Unraveling Edward S. Curtis's The North American Indian
In the years 1900-1930, American photographer Edward S. Curtis realized his life’s work, the monumental twenty-volume book series The North American Indian (1907-1930). Over the years, this work has been both praised and criticized. In this comprehensive and innovative study, Herman Cohen Stuart corrects a number of persistent misconceptions about the way Curtis, for many the most image-defining and influential photographer of American Indians, has represented the indigenous peoples of North America. The author argues that Curtis was keenly aware of the major changes Native Americans faced in the early 20th century. As is demonstrated by a thorough – both quantitative and qualitative – analysis of both Curtis’s texts and photographic artwork, Curtis was deeply conscious of the fact that by, and even before, the turn of the century, Western influences had already made large inroads into Native American life. This book provides a reappraisal of Curtis's position during this complicated and trying period for Native Americans.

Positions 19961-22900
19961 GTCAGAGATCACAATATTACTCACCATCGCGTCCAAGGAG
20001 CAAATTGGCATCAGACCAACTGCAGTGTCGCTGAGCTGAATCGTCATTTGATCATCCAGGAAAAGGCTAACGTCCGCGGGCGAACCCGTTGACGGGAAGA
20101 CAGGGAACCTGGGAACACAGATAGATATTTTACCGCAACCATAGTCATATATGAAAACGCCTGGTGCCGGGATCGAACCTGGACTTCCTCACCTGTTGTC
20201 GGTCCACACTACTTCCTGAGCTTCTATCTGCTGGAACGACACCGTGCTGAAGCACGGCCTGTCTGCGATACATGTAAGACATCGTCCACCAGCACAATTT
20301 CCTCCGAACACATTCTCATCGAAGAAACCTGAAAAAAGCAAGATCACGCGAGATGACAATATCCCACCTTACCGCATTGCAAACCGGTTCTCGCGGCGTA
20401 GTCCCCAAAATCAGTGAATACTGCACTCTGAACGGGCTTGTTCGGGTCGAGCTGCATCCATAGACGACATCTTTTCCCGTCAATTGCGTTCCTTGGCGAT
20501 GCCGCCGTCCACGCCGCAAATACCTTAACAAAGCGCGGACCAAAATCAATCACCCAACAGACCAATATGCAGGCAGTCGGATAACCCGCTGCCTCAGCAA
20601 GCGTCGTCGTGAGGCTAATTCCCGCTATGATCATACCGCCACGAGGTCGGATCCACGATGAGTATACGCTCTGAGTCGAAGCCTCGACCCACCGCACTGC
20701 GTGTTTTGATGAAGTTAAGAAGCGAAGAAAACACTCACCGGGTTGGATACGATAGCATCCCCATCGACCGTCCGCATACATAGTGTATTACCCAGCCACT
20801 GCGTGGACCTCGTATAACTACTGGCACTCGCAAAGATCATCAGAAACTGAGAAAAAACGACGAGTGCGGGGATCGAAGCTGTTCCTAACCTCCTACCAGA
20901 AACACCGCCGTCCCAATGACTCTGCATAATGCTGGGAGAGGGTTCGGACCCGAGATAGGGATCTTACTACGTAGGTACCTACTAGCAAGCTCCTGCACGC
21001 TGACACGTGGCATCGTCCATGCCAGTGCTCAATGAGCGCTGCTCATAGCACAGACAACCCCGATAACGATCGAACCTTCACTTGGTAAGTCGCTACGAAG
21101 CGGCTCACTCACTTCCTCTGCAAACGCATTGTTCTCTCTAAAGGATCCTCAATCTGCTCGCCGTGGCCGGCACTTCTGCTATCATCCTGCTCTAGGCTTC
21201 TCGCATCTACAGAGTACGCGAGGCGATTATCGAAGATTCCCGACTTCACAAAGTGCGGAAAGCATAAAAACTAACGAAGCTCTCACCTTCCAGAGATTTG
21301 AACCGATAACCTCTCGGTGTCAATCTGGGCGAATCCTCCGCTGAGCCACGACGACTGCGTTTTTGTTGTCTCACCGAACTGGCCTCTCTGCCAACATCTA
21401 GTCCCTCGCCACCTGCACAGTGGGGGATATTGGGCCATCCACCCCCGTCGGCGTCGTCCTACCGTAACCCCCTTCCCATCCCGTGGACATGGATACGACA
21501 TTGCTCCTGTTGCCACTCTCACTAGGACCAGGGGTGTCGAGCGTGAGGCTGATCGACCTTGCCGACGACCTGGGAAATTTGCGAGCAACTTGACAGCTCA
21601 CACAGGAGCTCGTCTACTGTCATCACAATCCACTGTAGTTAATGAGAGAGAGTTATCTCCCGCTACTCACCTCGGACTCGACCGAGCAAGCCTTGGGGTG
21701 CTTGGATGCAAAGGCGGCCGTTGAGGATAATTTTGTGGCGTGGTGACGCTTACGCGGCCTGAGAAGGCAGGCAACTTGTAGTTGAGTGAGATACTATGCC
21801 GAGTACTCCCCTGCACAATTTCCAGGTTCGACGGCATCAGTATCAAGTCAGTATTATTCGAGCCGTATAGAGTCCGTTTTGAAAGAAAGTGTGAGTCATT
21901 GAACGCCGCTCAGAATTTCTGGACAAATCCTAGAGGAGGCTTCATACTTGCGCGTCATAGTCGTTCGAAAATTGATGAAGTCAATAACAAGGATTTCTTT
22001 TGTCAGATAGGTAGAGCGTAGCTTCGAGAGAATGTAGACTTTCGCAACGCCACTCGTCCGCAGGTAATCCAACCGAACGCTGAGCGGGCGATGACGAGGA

Herman Cohen Stuart studied psychology at Leiden University (the Netherlands), and achieved his MA in Health Care Policy and Management at Erasmus University Rotterdam (the Netherlands). He then held (senior) advisory positions in fields as diverse as health care and nature management until June 2022. In 2016, he earned a PhD degree from Radboud University Nijmegen (the Netherlands); his dissertation was entitled Verdwijning en Verandering - Beeldvorming en boodschappen in Edward S. Curtis’s The North American Indian (Vanishing and Change - Imagery and Messages in Edward S. Curtis’s The North American Indian). He is now an independent researcher with a special interest in Native American affairs.
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